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Galapagos Cruises

A trip to the Galapagos is an unforgettable experience. As Charles Darwin put it “The Natural History of this archipelago is very remarkable: it seems to be a little world within itself”.

The islands are world renowned for their fearless wildlife but no amount of hype can prepare the visitor for such a close encounter with nature. Here, you can snorkel with penguins and sea lions, watch 200 kilogram tortoises lumbering through giant cactus forest, and enjoy the courtship display of the blue-footed booby and frigate bird, all in startling close-up.

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Lying on the Equator, 970 kilometres west of the Ecuadorean coast, the Galapagos consist of six main islands: San Cristobal, Santa Cruz, Isabela, Floreana, Santiago and Fernandina. There are also 12 smaller islands – Baltra, Santa Fe, Pinzon, Espanola, Rabida, Daphne, Seymour, Genovesa, Marchena, Pinta, Darwin and Wolf – as well as over 40 small islets. The Galapagos has been called the greatest wildlife show on earth. This once-in-a-lifetime experience is worth saving for and the high prices are one way of keeping the number of visitors within sustainable levels to ensure the Galapagos’ survival as the world’s foremost wildlife sanctuary.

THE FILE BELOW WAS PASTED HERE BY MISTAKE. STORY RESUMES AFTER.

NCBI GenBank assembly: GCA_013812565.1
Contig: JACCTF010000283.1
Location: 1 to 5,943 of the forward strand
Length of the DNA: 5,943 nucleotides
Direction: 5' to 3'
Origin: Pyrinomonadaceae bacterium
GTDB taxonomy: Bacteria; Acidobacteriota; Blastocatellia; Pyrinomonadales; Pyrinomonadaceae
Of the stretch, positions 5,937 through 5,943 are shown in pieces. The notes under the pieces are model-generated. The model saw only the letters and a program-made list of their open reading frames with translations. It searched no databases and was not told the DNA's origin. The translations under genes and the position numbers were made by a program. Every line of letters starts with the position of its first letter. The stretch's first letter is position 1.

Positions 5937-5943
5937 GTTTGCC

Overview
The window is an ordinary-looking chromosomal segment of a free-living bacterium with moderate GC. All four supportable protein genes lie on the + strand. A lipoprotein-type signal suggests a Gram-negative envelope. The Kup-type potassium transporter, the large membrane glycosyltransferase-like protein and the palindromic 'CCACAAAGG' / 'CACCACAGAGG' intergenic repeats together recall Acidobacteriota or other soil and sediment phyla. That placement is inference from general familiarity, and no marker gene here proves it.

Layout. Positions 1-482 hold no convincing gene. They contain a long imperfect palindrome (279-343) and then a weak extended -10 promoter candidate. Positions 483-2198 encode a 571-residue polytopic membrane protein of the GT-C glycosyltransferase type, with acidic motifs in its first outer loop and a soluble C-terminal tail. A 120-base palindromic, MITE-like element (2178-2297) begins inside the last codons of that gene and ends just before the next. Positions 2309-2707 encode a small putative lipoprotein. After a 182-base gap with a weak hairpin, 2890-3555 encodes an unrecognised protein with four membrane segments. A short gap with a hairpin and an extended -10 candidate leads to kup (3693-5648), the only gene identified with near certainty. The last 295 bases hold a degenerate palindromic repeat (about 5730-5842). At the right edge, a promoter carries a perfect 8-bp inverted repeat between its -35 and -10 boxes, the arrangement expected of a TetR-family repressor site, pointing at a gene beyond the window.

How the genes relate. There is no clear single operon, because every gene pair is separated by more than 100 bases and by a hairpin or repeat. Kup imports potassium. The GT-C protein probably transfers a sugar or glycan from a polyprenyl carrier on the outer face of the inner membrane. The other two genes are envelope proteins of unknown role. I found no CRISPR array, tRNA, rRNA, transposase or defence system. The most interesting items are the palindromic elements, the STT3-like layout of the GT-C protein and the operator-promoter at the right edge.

One of the best ways to experience the Galapagos is on a cruise. The benefits of cruising around the Galapagos are that you cover more distance, visit more islands and therefore have the opportunity to see more wildlife. Also, all meals are included on the boat so there is little expense when you get there. Typically a small yacht would include a lounge and bar area, dining room and sundeck.

There are 116 visitor sites in the Galapagos, roughly half of which are land based and the other half snorkel or dive sites. Small groups are allowed to visit in 2-4 hour shifts to limit impact on the area. In 2012, the Galapagos Islands Park Service decided that all cruise boats have to do a 15 day itinerary in order to protect the fragile ecosystems and spread out the visitors to different sites as the boats cannot visit the same site twice in a two-week period. This also means that passengers can visit parts of the Galapagos that were not on the previous itineraries.

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